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Rugby: Preparing to play starts now!

I decided to write this blog as it's obviously a situation I find myself in but I've also been asked by a lot of friends in the same situation about how exactly to approach their training. So let's give it a crack.


It's important to recognise that everyones training is going to be individual as we've all got our weaknesses and strengths, not to mention the differences in training types for different positions. This is very much an overview and is probably more relevant to rugby league. I'm taking the average rugby player who is 6ft, 90kg and in some sort of good shape as an example. By all means tailor this advice to suit your own needs.


Mobility and Injury prevention.

Use the rest of this lockdown and up to Christmas to sort out your mobility and iron out any niggles. Most rugby players play at between 70% and 90%. You have an opportunity to iron out all the kinks and increase flexibility, mobility and stability. Things that most of us skip and end up being the reasons for hamstring, hip, shoulder, ankle injuries that are really avoidable.


Strength Training.

Strength Phase (January - June). You don't need to be match fit right now! In fact being match fit right now would be a terrible idea. You will never get an opportunity to build strength like the one you have now. No games means that you're not sore from playing, you're not worrying about training on a Thursday or Friday incase it impacts your performance and you're not to sore from a game to train on a Sunday. So take this opportunity to gain some strength while you don't have the additional pitch volume and extra recovery time.


Performance over vanity.

Try not to worry about getting into shape for summer. Rugby unfortunately doesn't coincide well with the "beach body" timeline. Rugby players should be using off season to get bigger and stronger and then using preseason (Starting in Mid July) to start working off the excess weight they put on within a strength phase. But most players (Not professional) want to get in shape for summer (calorie deficit) starting in Late April. By the time they get into shape it's June/July and they're into pre-season. Which we all know is a lot of running volume. Not ideal for a strength phase. By the time September comes around you've spent 5 months essentially "Cutting"..... Not Ideal.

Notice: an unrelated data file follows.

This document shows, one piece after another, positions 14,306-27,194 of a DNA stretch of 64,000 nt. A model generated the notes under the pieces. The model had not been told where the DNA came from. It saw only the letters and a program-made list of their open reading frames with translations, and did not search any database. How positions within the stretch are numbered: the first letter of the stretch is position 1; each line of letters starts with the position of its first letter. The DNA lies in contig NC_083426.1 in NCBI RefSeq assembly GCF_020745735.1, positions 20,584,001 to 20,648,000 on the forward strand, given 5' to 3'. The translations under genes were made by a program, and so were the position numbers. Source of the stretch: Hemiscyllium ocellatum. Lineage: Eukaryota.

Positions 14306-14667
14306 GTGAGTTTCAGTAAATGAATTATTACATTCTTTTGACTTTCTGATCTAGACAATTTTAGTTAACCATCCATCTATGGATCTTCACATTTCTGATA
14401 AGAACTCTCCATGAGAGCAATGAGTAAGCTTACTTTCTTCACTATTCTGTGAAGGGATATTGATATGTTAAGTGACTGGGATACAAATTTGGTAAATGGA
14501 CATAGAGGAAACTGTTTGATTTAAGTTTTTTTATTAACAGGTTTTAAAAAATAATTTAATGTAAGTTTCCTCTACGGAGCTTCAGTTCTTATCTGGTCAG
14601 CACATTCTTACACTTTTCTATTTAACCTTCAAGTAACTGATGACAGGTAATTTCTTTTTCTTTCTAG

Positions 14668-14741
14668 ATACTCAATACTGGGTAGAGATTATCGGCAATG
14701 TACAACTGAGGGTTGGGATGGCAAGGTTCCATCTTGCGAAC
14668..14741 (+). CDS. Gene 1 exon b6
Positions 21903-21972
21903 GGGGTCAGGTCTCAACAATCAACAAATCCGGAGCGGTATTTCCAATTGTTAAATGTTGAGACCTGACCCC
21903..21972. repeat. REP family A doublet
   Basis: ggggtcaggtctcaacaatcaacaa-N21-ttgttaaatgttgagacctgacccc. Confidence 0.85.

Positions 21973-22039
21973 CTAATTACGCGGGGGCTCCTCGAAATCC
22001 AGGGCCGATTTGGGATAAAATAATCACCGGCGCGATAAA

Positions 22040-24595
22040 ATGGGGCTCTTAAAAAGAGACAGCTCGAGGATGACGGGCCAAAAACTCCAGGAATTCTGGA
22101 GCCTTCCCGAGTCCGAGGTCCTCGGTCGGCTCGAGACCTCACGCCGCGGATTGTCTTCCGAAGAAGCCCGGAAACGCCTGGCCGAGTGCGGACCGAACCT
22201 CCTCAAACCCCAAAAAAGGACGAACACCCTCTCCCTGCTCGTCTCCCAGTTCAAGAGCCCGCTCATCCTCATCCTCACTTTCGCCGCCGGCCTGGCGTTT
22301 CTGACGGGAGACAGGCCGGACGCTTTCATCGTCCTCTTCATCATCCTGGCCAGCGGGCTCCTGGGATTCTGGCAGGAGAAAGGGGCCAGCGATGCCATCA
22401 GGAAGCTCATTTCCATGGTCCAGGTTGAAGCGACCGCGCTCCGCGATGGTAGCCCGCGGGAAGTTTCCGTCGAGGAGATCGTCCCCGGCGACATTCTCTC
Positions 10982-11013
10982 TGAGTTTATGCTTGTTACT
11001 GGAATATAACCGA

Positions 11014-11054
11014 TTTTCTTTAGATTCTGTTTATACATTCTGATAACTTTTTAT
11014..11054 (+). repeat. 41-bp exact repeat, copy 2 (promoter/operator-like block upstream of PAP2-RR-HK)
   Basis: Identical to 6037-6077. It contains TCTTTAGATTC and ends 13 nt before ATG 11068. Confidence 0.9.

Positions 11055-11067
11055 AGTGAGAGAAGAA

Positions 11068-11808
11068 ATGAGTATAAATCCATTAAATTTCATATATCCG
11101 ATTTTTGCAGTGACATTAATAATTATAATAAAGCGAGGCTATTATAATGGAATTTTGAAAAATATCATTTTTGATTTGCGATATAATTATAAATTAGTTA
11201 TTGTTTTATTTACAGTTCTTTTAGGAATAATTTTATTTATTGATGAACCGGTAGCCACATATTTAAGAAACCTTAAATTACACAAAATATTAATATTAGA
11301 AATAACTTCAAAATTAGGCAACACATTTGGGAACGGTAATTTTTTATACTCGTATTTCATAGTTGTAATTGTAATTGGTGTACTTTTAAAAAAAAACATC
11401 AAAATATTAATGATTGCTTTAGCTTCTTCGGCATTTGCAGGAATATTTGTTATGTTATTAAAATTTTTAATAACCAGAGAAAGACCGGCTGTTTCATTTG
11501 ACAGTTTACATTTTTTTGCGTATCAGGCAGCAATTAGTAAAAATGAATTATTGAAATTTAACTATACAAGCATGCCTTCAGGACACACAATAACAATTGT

Periodising your training.

Strength and conditioning is all about developing an athlete to perform optimally at a given point. So treat your training like this. You want to target October/early November as the time when you perform optimally (Few games under your belt so your match fit). From there, the aim of the game will be about reducing load in order to recover as optimally as possible and slow the rate of regression as much as possible throughout the season.


Overview.

- Sort out your niggles and mobility, stability and flexibility issues.

- Strength Phase. Big movements heavy and often. Train movements not muscle groups. Around 5 reps, 5 sets, lots of rest time, lots of recovery time.

- Hit Pre season (July) Big, strong and with a bit of fitness.

- Use pre-season to get rid of the excess weight and get some running in the legs. Reduce the number of gym sessions and start moving to more powerful movements.

- Season starts. Reduce the load in lifts, moving weight powerfully and fast.

- Maintain as much new gains through monitoring weekly loads and getting on top of prehab/rehab.


I hope this helps. It's important to look at your training from a bigger picture point of view rather than just deciding to get fit when your an athlete. Ask the questions. Why am I doing what I'm doing. How will this fit into my timeline etc..


As always if anyone has any further questions please don't hesitate to get in touch.


Sam.



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